Cherny, V.V., D. Morgan, S. Thomas, S.M.E. Smith, and T.E. DeCoursey.  2018.  Histidine168 is crucial to ΔpH dependent gating of the human voltage gated proton channel, hHV1. Journal of General Physiology.  150:000-000. {PubMed}
ΔΔpH dependent gating of all proton channels is crucial to their functions. Discovered by Cherny et al, 1995 (below), changes in pHo or pHi shift the gH-V curve by 40 mV/unit.  Serendipitously, we discovered that mutations to His168 at the inner end of the S3 helix greatly attenuate the response to pHi, turning the human channel into snail.}

new DeCoursey, T.E.  (2018).  Voltage and pH sensing by the voltage gated proton channel, HV1.  Journal of the Royal Society Interface.  15: 20180198.  {pdf}
{I review current knowledge of voltage and pH sensing.  I propose a "counter-charge" model for pH sensing.}

Rodriguez, J.D., S. Haq, T. Bachvaroff, K.F. Nowak, S.J. Nowak, D. Morgan, V.V. Cherny, M.M. Sapp, S. Bernstein, A. Bolt, T.E. DeCoursey, A.R. Place, and S.M.E. Smith.  (2017).  Identification of a vacuolar proton channel that triggers the bioluminescent flash in dinoflagellates.  PLoS ONE.  12:e0171594.
{We report the discovery of a bona fide proton channel in a bioluminescent species of dinoflagellate - the same species Woody Hastings studied in his pioneering work that led to his being the first person to propose the existence of a voltage-gated proton channel.} 

DeCoursey, T.E.  (2015).  Structural revelations of the human voltage-gated proton channel.  Proceedings of the National Academy of Sciences, U.S.A. [Invited Commentary In press] {pdf}
{I discuss an EPR study of the human proton channel by Li et al (2015) PNAS.  They propose that hHV1 opens by the S4 helix moving up "one-click." Most folks thought that all three Arg in the hHV1 S4 segment moved from internally-accessible to externally-accessible during channel opening.  The new one-click model is consistent with our finding (Kulleperuma et al, 2013) that the third S4 Arg - R211H remains accessible to internal Zn2+ even in the open state.}

coverV.V. Cherny, D. Morgan, B. Musset, G. Chaves, S.M.E. Smith, and T.E. DeCoursey.  (2015).  Tryptophan 207 is crucial to the unique properties of the human voltage gated proton channel, hHV1.  Journal of General Physiology.  146:343-356. {PubMed, pdf}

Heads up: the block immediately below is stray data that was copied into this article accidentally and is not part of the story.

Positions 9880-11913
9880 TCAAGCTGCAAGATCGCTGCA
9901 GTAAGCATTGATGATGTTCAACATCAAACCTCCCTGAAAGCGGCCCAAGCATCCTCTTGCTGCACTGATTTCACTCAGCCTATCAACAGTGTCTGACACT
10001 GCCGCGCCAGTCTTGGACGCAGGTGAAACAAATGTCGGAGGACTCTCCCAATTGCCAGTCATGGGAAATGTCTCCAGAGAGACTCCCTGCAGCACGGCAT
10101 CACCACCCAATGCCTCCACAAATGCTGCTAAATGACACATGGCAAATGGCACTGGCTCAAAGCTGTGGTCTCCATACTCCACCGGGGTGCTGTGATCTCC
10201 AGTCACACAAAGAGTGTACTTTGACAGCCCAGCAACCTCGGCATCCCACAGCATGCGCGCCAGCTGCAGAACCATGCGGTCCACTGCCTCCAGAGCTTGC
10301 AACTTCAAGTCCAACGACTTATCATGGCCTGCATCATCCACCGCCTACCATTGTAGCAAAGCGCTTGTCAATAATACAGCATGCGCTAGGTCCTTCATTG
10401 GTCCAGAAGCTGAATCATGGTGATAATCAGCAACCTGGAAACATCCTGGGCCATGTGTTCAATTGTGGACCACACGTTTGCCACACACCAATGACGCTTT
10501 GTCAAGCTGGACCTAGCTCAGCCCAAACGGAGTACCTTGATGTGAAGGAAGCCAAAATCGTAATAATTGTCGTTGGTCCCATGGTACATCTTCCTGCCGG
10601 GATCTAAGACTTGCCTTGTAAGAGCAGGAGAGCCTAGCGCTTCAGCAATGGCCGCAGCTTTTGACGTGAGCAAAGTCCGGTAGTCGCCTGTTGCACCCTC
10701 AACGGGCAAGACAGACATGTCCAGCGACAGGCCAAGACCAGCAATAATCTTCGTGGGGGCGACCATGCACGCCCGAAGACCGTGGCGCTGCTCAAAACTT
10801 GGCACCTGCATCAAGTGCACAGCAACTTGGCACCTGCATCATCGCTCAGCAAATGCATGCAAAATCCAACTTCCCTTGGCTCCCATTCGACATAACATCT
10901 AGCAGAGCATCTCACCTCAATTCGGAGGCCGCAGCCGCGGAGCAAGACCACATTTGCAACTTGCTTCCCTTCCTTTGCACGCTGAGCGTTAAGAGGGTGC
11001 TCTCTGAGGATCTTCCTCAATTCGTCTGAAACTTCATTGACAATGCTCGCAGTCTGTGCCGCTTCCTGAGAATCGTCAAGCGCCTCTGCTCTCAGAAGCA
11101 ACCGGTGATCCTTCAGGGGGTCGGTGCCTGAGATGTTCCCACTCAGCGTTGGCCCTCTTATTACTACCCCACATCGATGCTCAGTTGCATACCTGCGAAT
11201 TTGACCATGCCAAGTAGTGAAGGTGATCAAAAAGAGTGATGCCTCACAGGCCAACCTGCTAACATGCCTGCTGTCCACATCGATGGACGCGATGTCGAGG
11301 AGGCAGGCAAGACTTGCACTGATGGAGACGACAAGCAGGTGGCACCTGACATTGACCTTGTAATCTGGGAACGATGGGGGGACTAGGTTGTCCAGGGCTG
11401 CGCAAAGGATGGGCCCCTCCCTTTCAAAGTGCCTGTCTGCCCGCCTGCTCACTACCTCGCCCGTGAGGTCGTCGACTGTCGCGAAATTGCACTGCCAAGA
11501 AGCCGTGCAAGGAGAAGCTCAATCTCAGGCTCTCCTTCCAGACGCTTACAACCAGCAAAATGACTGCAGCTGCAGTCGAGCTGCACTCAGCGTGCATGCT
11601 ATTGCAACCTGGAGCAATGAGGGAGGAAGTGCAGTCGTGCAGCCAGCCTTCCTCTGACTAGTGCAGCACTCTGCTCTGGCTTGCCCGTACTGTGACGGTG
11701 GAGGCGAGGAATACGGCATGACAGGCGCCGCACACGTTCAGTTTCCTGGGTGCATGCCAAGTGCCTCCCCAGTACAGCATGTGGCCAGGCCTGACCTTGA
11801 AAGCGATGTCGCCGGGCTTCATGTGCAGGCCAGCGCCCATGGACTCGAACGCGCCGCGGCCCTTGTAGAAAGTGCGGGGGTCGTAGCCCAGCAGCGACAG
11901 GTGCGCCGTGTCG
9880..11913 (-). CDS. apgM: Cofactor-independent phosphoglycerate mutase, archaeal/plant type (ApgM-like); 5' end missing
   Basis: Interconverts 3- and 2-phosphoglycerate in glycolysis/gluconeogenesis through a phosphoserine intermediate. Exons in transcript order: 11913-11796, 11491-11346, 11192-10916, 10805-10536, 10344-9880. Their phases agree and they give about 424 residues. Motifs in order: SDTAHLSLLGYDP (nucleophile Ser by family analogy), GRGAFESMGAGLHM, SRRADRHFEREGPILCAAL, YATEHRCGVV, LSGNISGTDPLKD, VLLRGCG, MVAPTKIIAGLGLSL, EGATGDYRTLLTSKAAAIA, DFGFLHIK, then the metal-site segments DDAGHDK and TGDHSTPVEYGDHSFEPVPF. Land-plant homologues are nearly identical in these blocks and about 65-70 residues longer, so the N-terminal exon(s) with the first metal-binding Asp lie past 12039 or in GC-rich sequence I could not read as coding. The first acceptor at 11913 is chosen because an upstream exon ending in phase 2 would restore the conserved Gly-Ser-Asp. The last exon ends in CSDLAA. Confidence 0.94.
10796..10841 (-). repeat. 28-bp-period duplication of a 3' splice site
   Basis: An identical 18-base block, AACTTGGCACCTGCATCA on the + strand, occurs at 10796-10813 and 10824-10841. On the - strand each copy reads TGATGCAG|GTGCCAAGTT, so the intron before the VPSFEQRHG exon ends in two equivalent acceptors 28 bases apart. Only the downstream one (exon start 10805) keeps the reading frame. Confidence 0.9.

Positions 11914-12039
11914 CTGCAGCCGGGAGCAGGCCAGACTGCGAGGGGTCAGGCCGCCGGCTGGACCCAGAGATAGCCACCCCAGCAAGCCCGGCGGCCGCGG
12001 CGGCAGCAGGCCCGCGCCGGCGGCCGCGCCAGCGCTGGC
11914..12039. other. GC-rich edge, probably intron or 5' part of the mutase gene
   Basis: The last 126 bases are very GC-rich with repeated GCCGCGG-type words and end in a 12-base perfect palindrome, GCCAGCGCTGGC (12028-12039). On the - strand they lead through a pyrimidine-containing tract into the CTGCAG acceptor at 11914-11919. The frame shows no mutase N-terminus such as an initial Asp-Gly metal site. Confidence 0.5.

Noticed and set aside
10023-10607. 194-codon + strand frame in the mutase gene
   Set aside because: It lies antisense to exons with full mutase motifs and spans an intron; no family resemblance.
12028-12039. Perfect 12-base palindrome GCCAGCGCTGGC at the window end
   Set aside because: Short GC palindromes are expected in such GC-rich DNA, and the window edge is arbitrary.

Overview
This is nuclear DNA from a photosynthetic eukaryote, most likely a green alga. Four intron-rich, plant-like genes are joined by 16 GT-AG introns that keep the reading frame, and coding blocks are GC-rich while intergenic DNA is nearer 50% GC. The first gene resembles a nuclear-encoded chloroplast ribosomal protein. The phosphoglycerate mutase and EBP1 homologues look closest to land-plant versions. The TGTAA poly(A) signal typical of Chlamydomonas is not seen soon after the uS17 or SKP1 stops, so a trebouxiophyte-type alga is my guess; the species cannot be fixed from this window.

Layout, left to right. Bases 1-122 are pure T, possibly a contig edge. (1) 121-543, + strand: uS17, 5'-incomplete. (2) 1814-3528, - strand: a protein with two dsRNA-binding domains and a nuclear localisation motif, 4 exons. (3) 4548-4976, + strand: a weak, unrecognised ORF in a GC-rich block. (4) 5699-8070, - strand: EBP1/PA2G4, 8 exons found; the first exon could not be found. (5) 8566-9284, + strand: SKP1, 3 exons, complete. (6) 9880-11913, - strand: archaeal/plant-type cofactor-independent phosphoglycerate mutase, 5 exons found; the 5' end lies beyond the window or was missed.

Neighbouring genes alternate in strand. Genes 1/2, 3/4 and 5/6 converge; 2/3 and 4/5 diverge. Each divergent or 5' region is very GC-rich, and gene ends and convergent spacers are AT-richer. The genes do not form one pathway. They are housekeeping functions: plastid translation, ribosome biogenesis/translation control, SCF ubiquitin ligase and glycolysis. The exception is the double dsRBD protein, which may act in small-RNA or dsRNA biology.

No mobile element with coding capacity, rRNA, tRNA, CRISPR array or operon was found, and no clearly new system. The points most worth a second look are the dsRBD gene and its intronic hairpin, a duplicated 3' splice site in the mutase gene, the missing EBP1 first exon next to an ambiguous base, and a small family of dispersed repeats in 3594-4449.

{In the “signature sequence” that defines voltage gated proton channels is a perfectly conserved tryptophan adjacent to the second Arg in the S4 transmembrane helix: RxWRxxR.  Replacing Trp207 in hHV1 with Ala, Ser, or Phe accelerated channel opening by 100-fold, and closing by 30-fold.  Mutant channels opened at more negative voltages than WT, thus in WT channels Trp favors a closed state.  The Ea for channel opening decreased to 22 kcal/mol from 30-38 kcal/mol for WT;   Trp207 establishes the major energy barrier between closed and open hHV1.  Cation-π interaction between Trp207 and Arg211 latches the channel closed.  Trp207 mutants lost proton selectivity at pHo > 8.0.  Finally, ΔpH dependent gating, a universal feature of HV1 that is essential to its biological functions, was compromised.  Trp enables four characteristic properties: slow channel opening, highly temperature dependent gating kinetics, proton selectivity, and ΔpH dependent gating.

DeCoursey, T.E.  (2015).  The voltage-gated proton channel: a riddle, wrapped in a mystery, inside an enigma.  Biochemistry.  54:3250-3268. {pdf}
{This review updates unique properties of HV1 with a target audience of non-electrophysiologists.}

Dudev, T., B. Musset, D. Morgan, V.V. Cherny, S.M.E. Smith, K. Mazmanian, T.E. DeCoursey, and C. Lim.  (2015).  Selectivity mechanism of the voltage-gated proton channel, HV1.  Scientific Reports.  5:10320.  {pdf}
{Mutations and MD (molecular dynamics) identified the requirements for proton selectivity of HV1, but could not answer the 2-decade-old question:  Does proton selective conduction require protonation/deprotonation of the channel protein, or does it occur via a constrained water-wire?  We answer this question by using quantum calculations that include protonation chemistry.  The "salt bridge" between Asp112 (in human HV1) and Arg208 occludes the pore with two H bonds.  When H3O+ approaches, it breaks these bonds, protonates Asp, and forms a complex AspH0-H2O-Arg+ which can then protonate H2O to complete the cycle.  Other ions are excluded.}

Hondares, E., M.A. Brown, B. Musset, D. Morgan, V.V. Cherny, C. Taubert, M.K. Bhamrah, D. Coe, F. Marelli-Berg, J.G. Gribben, M.J.S. Dyer, T.E. DeCoursey, and M. Capasso.  (2014).  Enhanced activation of an amino-terminally truncated isoform of the voltage-gated proton channel HVCN1 enriched in malignant B cells.  Proceedings of the National Academy of Sciences, U.S.A.  111:18078-18083.  {pdf}